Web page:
‘If we dismiss our past as a source of shame and embarrassment only, we risk depriving a new generation of connection with deep wells of spirituality’ – Bishop Crean
Just over 100 years ago a poem by T.S. Eliot was published – entitled “The Waste Land”. It’s a long complex piece of reflection which was inspired by the impact of World War I. It comes to mind as an apt description of our world as it comes to terms with a pandemic and a war – just like those who lived through a similar experience a century ago.
To describe the World as a “Waste Land” as T.S. Eliot did was to evoke a world that had grown weary, tired, dreary and devoid of hope. His poem makes for tough reading because he piles one negative image on another to show how bleak the world has become – without purpose, meaning and hope for so many. He puts this reality down to the growing lack of culture, right living and the abandonment of things spiritual and religious. Yet while on one level he is very pessimistic he is very much open to redemption, hope and inspiration.
Today is designated as Vocation Sunday – one in which we especially pray for those discerning a vocation to priesthood or religious life because while the harvest of dedication to life in the Spirit is great the labourers number is decreasing. It leaves us with questions and concerns for the future of the “community of believers”. Too often we feel the breath of our prayer is lost in the stench of the waste land. The sound of our pleading evaporates in a valley of deafness.
My friends, we have ample commentary on the negative impact that the Catholic Church has had on the lives of many who with the support of the State found themselves confined in institutional settings. The harsh and cold nature of many of these institutional settings has been acknowledged – and forgiveness sought for the hurt caused. Sadly, words of sorrow and regret however genuine will never be adequate or healing for some.
The odium of the nation has been poured out on virtually all religious women and men from previous generations. All who responded to a vocation did so with generosity and humility and having expended their lives in nursing, teaching or social outreach they left the world without a cent in the pockets of their shrouds. They gave of their all for others. But they were like all humanity earthen vessels subject to failure and imperfection.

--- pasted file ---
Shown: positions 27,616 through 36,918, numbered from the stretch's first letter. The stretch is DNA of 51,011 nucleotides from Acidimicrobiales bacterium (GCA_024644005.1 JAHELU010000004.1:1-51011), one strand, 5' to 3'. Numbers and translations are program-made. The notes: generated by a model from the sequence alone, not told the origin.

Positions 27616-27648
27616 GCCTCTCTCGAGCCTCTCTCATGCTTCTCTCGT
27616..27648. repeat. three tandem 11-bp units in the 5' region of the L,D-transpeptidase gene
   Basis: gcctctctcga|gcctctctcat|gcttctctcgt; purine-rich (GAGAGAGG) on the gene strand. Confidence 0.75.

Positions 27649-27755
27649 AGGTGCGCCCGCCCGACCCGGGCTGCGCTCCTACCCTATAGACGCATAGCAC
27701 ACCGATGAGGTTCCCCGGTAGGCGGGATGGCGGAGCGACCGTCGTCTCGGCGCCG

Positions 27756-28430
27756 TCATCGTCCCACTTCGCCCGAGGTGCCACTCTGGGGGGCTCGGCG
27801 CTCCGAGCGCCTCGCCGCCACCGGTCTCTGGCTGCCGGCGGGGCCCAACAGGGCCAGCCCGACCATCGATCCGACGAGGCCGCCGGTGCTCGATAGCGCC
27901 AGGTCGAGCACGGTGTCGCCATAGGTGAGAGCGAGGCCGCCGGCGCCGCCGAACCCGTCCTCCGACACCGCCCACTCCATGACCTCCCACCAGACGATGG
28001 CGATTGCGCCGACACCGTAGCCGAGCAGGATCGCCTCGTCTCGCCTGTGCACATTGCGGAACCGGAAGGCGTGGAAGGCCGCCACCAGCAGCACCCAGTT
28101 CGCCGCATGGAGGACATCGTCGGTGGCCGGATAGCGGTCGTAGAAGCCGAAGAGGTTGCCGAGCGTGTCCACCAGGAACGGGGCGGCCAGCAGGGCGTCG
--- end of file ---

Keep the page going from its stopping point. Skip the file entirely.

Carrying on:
From Penal Times we have a well-documented history of the contribution of priests diocesan and religious who dedicated their lives to the service of people spiritual and temporal. Priests and religious as ones who had the benefit of education were the voice of the people who had no voice. So many of the educational and health care structures of the nation were laid down by those in Church leadership in service of the poor and under privileged. While through the decades of the 19th and 20th century so many left our shores because of the lack of opportunity at home, they still distinguished themselves by their dignity, sense of values and initiative, despite their difficult backgrounds.
In the current narrative ‘round the place of the Catholic Church in Ireland there is a real imbalance. Because of our skewed populist and inadequate historical perspective, a whole dimension of our culture and identity is being denied at our peril. What is at stake is the inclusion or exclusion of the “community of believers” from participation in key dimensions of society.
That selective narrative which conveys a message of negativity ‘round all things religious and spiritual is the fruit of a commentariat group think that operates in self-referential silos. As an entity it exercises great influence. Even the representative political apparatus is on the run before them. Our Citizens assemblies are a fabrication of controlled selectivity to which unaccountable authority has been ceded.
These issues are worth considering on this Vocation Sunday. We rightly are proud of our modernity and sense of progress. Hoverer, we will be deluding ourselves if we do not acknowledge the profound levels of social disintegration that is taking place among us. If society does not nurture things of the soul and spirit, we too are on the way to becoming a “Waste Land”. We are more than an economy.
The human person does not live on bread alone. That is why all those who nurture our spiritual nature and quench our thirst are so important.
We need prophets to alert us to the social snares that lie ahead. We need a vision for the 21st century that acknowledges both the light and shadow of our religious legacy, appreciate its richness, learn from its failures and take forward all that was best in forging a shared future. We need to come to accept our religious heritage as part of what we are. Memory can be both painful and powerful. It should never be dismissed. If we dismiss our past as a source of shame and embarrassment only, we risk depriving a new generation of connection with deep wells of spirituality and inspiration for living. Without these riches we risk walking headlong into the arms of a sterile secularity where political correctness robs us of genuine colour and sense of joy and humour.
On this Vocation Sunday we continue in faith to pray for those discerning a vocation. There is a variety of gifts but always the same Spirit at work in all. For those sensing a call to service we pray for a generosity of spirit and humility of response. For the “community of believers” may we in their families and parishes encourage and support and pray for them in their desire to serve.
- Bishop William Crean is Bishop of Cloyne. This homily was preached at the Cloyne Diocesan Pilgrimage to Knock Shrine on Vocations Sunday, 8 May 2022.
For media contact: Catholic Communications Office Maynooth: Martin Long +353 (0) 86 172 7678